Renewable Energy Target: Government, Opposition reach ‘in-principle’ deal on 33,000 gigawatt hours

The Federal Government and Opposition have reached agreement on a revised Renewable Energy Target (RET), but remain at odds over the energy sources to be included.

The major parties have agreed to cut the target to 33,000 gigawatt hours (GWh), but Labor is objecting to the Government’s push to include native wood burning.

The Government and Opposition have been negotiating for months over a cut to the original 41,000 GWh target, which the Coalition wanted reduced to reflect lower overall energy use.

Industry Minister Ian Macfarlane described the latest negotiations in Melbourne as “fruitful”.

“We’ve agreed in principle in terms of a 33,000 gigawatt-hour target,” he confirmed.

Mr Macfarlane also confirmed that the inclusion of wood burning remained a hurdle.

“We’ve also asked, as we have through the negotiations, that wood waste be included in the Renewable Energy Target,” he said.

“That’s an issue which we’re yet to agree on but I’m confident one way or another we’ll resolve it.”

Opposition environment spokesman Mark Butler said he was pleased the two parties had settled on a compromise target.

Mr Butler said he would now consult shadow cabinet and the Labor caucus.

But he said he was unhappy with what he described as a last-minute push to include native wood waste burning.

“Labor is very disappointed that Tony Abbott has decided at the last minute to throw a red herring on the table,” he said.

“There is no case for introducing native wood waste burning into the renewable energy industry.”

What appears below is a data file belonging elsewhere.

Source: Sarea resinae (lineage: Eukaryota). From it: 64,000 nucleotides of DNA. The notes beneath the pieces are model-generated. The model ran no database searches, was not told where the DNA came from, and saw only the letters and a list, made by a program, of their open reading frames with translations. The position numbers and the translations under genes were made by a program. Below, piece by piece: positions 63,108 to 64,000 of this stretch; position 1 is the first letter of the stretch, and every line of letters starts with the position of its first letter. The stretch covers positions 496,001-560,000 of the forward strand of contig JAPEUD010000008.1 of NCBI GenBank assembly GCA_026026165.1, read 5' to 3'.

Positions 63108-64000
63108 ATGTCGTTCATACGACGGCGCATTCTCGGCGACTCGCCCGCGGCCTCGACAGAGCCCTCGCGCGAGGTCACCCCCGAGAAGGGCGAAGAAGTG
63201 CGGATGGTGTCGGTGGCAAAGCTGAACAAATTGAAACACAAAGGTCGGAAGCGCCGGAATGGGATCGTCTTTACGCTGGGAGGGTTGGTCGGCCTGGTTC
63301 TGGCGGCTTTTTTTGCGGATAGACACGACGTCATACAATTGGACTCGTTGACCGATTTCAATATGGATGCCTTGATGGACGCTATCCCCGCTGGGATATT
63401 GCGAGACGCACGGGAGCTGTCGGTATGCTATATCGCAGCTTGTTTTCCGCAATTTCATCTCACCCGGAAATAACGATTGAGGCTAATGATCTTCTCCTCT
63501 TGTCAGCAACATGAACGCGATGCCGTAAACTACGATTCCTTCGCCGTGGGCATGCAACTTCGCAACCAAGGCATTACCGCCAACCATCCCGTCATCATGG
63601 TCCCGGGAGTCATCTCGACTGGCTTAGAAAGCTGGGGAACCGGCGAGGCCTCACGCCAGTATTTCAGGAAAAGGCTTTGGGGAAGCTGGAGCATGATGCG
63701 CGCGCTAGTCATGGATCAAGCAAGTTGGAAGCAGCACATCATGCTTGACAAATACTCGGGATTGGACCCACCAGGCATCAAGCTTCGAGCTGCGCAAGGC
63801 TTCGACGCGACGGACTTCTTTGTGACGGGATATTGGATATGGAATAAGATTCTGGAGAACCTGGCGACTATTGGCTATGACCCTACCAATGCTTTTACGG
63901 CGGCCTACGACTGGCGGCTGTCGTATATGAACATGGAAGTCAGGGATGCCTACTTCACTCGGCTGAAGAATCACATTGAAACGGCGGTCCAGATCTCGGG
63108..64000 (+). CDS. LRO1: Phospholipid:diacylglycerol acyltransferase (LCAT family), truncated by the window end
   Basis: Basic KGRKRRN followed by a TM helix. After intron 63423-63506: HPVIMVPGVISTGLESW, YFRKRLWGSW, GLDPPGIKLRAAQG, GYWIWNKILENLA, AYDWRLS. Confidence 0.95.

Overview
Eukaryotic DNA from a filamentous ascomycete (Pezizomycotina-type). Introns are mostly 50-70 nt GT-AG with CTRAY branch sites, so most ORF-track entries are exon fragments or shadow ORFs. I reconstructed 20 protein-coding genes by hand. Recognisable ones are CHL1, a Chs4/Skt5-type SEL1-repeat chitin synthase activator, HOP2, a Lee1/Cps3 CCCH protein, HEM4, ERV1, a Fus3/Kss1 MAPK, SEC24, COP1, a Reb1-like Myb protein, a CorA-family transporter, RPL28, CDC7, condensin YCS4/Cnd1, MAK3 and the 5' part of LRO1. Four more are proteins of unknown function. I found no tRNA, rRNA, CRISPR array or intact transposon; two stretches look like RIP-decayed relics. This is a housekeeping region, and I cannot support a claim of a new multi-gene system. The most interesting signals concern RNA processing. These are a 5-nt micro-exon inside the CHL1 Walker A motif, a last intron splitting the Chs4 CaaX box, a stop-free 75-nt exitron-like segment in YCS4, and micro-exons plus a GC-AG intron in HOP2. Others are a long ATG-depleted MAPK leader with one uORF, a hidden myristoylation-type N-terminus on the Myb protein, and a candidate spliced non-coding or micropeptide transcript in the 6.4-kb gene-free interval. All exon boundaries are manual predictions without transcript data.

Mr Macfarlane said the Government would rely on Labor to pass the substantive legislation, then look to the Senate crossbench to support its plan to include wood burning, also known as biomass, in the range of energy sources that could contribute to the target.

“We will be relying on the Labor Party’s support to carry the bulk of the legislative amendments which will include the 33,000 gigawatt-hour target but we would expect that the crossbench would support us on wood waste,” he said.

“We’re confident that we can get biomass through the Senate using the crossbench.

“For people like Senator Ricky Muir this is a major issue and we’ve also had that expressed by other senators. So we’re keen to continue to progress the issue.”

The Greens have condemned the deal, linking the reduced target to increased rates of lung disease.

“This deal means more coal. More coal means less jobs in clean energy, more pollution, more cancer and more lung disease,” Greens leader Richard Di Natale said.

‘Time to put the issue to rest’

Clean Energy Council (CEC) chief executive Kane Thornton said the renewable industry would reluctantly accept the new RET setting.

“With the Federal Government and the Labor Party so close to a common position, we are hopeful that common sense will prevail and the two major parties will be able to sit down and quickly resolve this crisis,” he said.

“No-one in the industry is happy about the prospect of a reduced target for large-scale renewable energy, but it is time to put this issue to rest.”

Both the CEC and the Australian Solar Council expressed serious concern at the Government’s proposal to retain the two-yearly reviews of the scheme, which the industry had been assured would be removed.

“These reviews are the root cause of the crisis that the industry is facing, and a deal which guarantees another review next year could be a death warrant for the industry,” Mr Thornton said.

He said the CEC did not support the inclusion of native wood burning unless it could be verified as coming from sustainably managed forests.

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